Overall, the combined days of care in PHs and psychiatric units in GHs decreased by 38.4%, from 463.6 per 1000 population in 1985–1986 to 285.6 per 1000 population in 1998–1999 (Table 4) (9,10; P Walsh, personal communication, 2001). Nova Scotia, Quebec, Ontario, and Alberta decreased their days of care in these institutions by 44% to 49%. In contrast, Prince Edward Island, New Brunswick, and Manitoba actually increased their rate of days of care in psychiatric facilities. In 1985–1986, 60.4% of days of care for people with mental illness were within PHs, and the percentage decreased to 57.2% in 1990–1991.
In Canada, the average length of stay decreased 5.2% for PHs between 1985–1986 and 1998–1999 (Table 2), whereas the average length of stay decreased 25.4% for psychiatric units in GHs in the same time period (Table 3). The length of stay in psychiatric units in GHs increased between 1985–1996 and 1994–1995 and then began to decrease. Nova Scotia has the lowest average length of stay in PHs and psychiatric units in GHs throughout this time period, indicating deinstitution- alization. In contrast, British Columbia has the highest length of stay in both settings during this time period: the average length of stay decreased in PHs, but increased in psychiatric units in GHs, indicating transinstitutionalization. Nevertheless, most inpatient days of care clearly continued to be within PHs (Table 4).
Expenditures on Psychiatric Services in Canada: 1979 to 1998
Overall, the expenditures on PHs increased by $4.84 to $23.45 per capita from 1970 to 1980 (rate not adjusted for inflation); however, Table 5 shows marked regional differences (12–14). There were increases of over $20.00 per capita in Prince Edward Island, Nova Scotia, and New Brunswick where 1980 rates of expenditures ranged from $33.00 to $39.00 per capita; Saskatchewan’s expenditures decreased by $3.65 per capita; Newfoundland, Saskatchewan, Alberta, and British Columbia spent less than the 1980 national average.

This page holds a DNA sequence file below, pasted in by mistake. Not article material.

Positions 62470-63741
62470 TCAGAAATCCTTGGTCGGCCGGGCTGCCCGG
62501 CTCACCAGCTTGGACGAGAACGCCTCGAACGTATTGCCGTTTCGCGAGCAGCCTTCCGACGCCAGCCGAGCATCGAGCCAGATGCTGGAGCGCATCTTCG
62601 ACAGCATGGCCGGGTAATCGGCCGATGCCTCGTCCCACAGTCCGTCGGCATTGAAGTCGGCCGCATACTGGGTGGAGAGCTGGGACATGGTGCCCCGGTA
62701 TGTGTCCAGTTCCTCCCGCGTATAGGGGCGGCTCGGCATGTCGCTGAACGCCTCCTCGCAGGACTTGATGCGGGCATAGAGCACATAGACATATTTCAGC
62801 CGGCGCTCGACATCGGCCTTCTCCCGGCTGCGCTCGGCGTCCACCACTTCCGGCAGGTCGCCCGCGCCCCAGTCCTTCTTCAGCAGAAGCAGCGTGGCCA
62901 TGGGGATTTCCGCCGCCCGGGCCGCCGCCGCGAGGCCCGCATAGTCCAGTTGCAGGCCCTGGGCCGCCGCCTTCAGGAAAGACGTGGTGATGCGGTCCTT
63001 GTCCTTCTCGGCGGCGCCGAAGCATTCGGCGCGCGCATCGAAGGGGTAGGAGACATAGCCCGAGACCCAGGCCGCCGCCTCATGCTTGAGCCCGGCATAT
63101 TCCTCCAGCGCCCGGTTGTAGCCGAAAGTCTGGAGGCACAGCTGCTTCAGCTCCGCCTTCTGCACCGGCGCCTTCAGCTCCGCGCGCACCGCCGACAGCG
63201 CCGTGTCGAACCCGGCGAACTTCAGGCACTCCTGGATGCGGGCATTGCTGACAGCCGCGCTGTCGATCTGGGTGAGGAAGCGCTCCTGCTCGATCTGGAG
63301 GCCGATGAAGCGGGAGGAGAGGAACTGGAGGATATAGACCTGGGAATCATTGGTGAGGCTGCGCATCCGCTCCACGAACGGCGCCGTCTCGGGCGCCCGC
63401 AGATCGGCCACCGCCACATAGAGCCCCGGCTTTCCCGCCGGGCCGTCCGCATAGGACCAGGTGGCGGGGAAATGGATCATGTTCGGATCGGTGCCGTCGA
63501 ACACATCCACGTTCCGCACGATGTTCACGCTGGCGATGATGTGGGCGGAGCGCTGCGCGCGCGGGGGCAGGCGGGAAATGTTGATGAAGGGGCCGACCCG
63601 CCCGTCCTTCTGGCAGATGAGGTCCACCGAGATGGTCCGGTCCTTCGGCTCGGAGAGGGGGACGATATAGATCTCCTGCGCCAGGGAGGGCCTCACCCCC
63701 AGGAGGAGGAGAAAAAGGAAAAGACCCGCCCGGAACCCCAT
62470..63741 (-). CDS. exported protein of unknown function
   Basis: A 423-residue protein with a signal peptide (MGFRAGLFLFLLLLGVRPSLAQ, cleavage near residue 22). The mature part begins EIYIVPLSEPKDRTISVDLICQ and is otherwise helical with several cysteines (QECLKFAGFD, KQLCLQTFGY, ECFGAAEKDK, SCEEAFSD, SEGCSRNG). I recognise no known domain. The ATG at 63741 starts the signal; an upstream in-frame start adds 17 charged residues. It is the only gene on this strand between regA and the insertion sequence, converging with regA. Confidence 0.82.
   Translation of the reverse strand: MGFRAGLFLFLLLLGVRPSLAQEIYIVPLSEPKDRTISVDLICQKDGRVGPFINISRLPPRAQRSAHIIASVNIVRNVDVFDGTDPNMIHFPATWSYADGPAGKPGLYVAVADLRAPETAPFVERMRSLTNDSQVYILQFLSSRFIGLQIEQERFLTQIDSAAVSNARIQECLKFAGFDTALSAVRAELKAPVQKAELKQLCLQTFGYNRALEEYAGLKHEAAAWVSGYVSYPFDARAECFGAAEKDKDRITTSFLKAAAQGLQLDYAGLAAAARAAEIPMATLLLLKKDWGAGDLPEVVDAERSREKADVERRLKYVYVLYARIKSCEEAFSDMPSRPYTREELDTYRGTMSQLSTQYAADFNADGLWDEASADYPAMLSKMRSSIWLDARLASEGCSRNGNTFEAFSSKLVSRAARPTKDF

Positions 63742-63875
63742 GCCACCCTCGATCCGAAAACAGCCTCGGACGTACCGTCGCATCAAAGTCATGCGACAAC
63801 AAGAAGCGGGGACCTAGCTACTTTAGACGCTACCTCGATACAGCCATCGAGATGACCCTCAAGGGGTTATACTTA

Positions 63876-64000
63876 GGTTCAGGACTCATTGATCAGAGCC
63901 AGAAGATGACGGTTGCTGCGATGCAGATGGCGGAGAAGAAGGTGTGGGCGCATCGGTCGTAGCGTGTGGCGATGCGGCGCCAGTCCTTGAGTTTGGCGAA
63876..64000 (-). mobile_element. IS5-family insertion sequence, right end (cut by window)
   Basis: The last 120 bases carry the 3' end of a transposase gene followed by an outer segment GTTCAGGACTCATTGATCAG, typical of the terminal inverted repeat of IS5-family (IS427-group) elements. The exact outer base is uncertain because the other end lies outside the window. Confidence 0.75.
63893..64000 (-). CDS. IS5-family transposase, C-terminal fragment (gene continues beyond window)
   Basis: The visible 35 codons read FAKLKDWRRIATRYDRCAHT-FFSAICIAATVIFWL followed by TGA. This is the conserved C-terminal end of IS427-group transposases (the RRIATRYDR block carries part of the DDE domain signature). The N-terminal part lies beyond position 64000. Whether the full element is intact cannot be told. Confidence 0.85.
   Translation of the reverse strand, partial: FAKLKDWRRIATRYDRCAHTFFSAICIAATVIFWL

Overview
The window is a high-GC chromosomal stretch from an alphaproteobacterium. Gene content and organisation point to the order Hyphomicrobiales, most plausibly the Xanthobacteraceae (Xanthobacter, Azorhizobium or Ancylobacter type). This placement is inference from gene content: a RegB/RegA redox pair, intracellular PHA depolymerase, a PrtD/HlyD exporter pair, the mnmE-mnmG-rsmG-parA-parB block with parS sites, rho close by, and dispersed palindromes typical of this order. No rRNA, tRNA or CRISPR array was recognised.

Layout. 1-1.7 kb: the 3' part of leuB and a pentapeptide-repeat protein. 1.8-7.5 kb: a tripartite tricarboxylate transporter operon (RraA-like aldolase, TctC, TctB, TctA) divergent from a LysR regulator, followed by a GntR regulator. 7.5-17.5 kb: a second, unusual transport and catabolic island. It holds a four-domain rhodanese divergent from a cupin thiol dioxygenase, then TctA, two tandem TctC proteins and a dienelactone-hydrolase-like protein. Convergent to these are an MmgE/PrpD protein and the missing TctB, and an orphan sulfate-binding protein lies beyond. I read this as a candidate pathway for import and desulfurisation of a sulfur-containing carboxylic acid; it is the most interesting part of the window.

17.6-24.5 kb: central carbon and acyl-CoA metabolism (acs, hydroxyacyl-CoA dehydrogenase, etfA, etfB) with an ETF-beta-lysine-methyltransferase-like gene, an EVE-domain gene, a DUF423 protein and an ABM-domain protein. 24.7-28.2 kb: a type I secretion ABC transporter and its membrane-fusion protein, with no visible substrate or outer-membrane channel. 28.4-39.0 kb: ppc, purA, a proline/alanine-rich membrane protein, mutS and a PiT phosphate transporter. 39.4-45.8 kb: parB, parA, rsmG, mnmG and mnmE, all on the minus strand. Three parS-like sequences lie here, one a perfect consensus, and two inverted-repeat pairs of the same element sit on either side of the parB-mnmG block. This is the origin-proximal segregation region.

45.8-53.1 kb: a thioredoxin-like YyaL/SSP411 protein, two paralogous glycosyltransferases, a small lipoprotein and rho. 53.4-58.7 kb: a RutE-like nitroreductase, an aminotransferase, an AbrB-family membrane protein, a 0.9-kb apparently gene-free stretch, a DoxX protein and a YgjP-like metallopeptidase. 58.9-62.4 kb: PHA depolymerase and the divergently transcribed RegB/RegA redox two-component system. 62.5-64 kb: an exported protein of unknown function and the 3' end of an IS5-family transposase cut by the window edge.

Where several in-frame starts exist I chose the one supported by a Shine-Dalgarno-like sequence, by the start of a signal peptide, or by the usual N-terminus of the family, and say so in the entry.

The costs of providing inpatient services increased rapidly between 1970 and 1980. Prince Edward Island experienced the smallest level of increase at $45.41 daily, followed by Manitoba and New Brunswick with increases in per capita expenditures between $60.19 and $64.84. Both Ontario and Nova Scotia experienced above average increases in expenditures at $116 to $140 daily. Grob suggests that some of the increases in per capita expenditures are the result of the “shrinking inpatient census since operating costs were distributed among fewer patients” (15).
Expenditures on Community-Based Services: 1994–1995 and 1998–1999
Analyzing the impact of expenditures on community-based psychiatric services is complex. Only Ontario publishes annual government expenditures according to inpatient psychiatric services and community-based psychiatric services (22,23), but Ontario does not separately categorize the expenditures for PHs and inpatient psychiatric services in GHs. In most cases, these statistics have not been calculated in a manner amenable to evaluating deinstitutionalization. Most provinces collect data according to the amount of spending on various facilities. Some ministries reorganized this information and reported it to us in a form consistent with our request (that is, by categories of facilities). In other cases, we recategorized the information. Manitoba relies on information in the Manitoba Health Annual Report (24,25). We obtained information on the 1998–1999 expenditures on psychiatric units in GHs for the provinces that are unable to calculate these data (T Turner , personal communication, 2002), but no such data are available for 1994–1995. Manitoba’s community-based expenditures are calculated by subtracting the expenditures for days of care in psychiatric units in GHs from the total expenditures. Newfoundland is unable to calculate expenditures for 1994–1995 because of an internal reorganization of departmental and regional responsibilities (K Legge, personal communication, 2002). Per capita expenditures on community-based psychiatric services for Nova Scotia and Quebec are calculated from total expenditures (F Hersey, personal communication, 2001; A Lachance, personal communication, 2002) minus the estimated cost of days of care. We used the daily rates from New Brunswick, since it is a neighbouring province, and has complete data.